Before brain cancer, I was a workaholic-never missing a single workday for my entire working career. At age 52, that was quite an accomplishment. I was a hard-driving "Type A" person, working more and more as my career advanced. I progressed from a Ph.D. in Engineering to a Research Engineer, Sr. Research Engineer, Assistant to a Tax Manager, Market Analyst, Sr. Consultant, Manager, then Director of Financial Planning, Plant Manager, Vice President, and then Sr. Vice President & a member of the Board of Directors. I got to travel all over the world except Australia. No challenge was too great. Simply, my career was my life.
All that changed at 3:05 AM on Friday, May 28, 1999; I woke up to a blaze of light and a lot of people I didn't know in my bedroom. I was wet with sweat and felt cold and clammy. There were the police, emergency medical personnel, my neighbors from across the street, my wife Lynda, and my daughter Karen all staring at me and looking anxious about something but I couldn't figure out what it was. There was a strong taste of peanuts in my mouth. I had eaten nearly half a can that night and figured that it had something to do with all the commotion. They lifted me onto the gurney and rolled me out the bedroom door, then the front door, and finally into the waiting ambulance. I felt fine, I really didn't understand. Finally, the EMT said, "You had a seizure and we're taking you to the hospital." I noticed that the siren wasn't on, so I just relaxed, still convinced that I was OK. There was no hurry. On Friday, June 4th, Lynda and I went to see Dr. S., a local neurologist, for a reading on the MRI. I remember saying, "Well, what is it?" There was an awkward pause and my anxiety rose as the doctor looked at the floor. He said, almost apologetically, "Well, a picture is worth a thousand words. Why don't you come see for yourself?" He took us into the next office that had lightboxes for reading X-rays. My MRI scans were in position already. I could see immediately that I had a brain tumor. The first scan showed a growth that looked like a miniature chili pepper pointing down into the left frontal lobe. It was about half an inch long and had a corkscrew- like twist. It looked very close to the top of my head, within Â½" or so. "Finally", I thought, "a definite diagnosis." To a layperson like myself, it looked very operable. How little I knew.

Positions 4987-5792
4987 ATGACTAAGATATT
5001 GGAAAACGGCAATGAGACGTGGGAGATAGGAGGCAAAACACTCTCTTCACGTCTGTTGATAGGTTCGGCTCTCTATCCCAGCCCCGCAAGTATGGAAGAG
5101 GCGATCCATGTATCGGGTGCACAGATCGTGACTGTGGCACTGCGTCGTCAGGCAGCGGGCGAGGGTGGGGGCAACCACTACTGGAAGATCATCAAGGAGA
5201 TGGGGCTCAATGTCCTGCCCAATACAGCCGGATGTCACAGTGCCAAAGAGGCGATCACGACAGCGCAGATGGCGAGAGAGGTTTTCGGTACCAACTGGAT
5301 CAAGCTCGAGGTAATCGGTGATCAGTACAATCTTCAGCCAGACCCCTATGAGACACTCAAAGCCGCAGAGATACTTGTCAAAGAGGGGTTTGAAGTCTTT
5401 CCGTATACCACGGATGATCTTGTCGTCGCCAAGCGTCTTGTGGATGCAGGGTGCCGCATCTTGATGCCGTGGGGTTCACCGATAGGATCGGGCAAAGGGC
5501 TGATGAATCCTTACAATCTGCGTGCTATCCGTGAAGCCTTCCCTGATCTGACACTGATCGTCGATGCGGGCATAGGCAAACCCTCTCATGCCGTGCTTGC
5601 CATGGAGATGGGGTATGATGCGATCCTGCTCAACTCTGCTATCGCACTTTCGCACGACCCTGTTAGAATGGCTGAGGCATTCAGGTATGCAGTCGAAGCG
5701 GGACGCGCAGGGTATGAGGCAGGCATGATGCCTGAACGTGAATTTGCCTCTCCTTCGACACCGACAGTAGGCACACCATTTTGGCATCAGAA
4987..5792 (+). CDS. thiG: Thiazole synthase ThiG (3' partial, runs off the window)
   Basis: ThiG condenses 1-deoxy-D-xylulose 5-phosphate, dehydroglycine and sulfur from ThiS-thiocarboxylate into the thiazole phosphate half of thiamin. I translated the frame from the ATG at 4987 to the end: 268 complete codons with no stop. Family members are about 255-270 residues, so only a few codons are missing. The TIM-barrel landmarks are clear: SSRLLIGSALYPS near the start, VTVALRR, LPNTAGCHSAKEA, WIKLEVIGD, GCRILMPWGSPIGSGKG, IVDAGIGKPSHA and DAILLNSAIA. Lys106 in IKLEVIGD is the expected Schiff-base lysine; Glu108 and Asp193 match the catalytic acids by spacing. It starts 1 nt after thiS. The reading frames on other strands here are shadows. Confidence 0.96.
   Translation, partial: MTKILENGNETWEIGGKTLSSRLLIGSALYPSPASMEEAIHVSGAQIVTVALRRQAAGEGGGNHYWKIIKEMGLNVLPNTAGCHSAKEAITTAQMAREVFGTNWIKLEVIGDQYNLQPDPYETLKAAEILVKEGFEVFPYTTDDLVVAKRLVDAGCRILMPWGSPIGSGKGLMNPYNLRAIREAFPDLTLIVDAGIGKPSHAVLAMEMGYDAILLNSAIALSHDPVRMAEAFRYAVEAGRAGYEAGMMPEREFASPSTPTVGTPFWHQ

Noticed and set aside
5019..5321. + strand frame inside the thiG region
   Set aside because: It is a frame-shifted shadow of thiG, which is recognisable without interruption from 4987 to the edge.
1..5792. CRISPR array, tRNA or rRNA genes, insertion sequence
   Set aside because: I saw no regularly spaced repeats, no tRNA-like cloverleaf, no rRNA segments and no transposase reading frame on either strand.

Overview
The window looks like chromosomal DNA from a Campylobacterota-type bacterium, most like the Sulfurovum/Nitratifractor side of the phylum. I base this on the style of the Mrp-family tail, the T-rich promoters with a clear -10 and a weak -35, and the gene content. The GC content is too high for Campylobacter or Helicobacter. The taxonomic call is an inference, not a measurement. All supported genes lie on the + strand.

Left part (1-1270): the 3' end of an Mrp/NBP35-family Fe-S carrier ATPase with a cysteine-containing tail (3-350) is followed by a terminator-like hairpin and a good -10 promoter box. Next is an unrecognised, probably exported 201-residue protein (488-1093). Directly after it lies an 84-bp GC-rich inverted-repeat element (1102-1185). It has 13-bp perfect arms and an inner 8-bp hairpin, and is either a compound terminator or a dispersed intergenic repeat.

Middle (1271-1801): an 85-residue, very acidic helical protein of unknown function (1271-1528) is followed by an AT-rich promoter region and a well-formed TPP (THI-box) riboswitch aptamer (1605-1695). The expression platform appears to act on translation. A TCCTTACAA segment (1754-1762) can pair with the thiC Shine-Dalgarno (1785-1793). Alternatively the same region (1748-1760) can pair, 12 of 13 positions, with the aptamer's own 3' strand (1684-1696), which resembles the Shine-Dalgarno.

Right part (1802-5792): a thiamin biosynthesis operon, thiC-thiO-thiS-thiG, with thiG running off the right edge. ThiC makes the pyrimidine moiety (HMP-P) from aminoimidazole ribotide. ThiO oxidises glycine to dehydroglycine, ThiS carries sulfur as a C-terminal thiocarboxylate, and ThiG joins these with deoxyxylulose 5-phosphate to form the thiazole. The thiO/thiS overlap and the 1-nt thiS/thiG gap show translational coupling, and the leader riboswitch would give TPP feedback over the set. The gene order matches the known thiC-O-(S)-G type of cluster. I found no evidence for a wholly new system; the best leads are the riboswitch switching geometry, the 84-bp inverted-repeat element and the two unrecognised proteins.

I had surgery on June 15 at the Cleveland Clinic, waking up unable to speak and paralyzed on my right side. Pathology revealed an oligo 2 w/1p19q deletions and 3-5% mitotic features. As I was recovering from these, I had 54 Gy of external beam radiation therapy through July. However, my short-term memory was down to the 4th percentile, it took 50% longer to do things, and juggling multiple tasks was difficult. I went back to work part time, then full time on September 1. I was determined to overcome even these obstacles, however it was not to be, and my last day of work was February 15, 2000. I have restored most of my physical abilities with therapy and determination, mostly determination as I had only a few months of therapy. I am taking 500 mg b.i.d Keppra and 533 mg t.i.d. Bromelain(a COX-2 inhibitor like Celebrex). After thirteen years, almost all of my deficits have greatly improved. I go to Gold's gym every weekday, jogging on a treadmill and using machines and free weights. My strategy is to concentrate on doing things that are difficult because that is the only way to improve. I have had scores of MRIs, they look terrible, but there has been no change for ten years.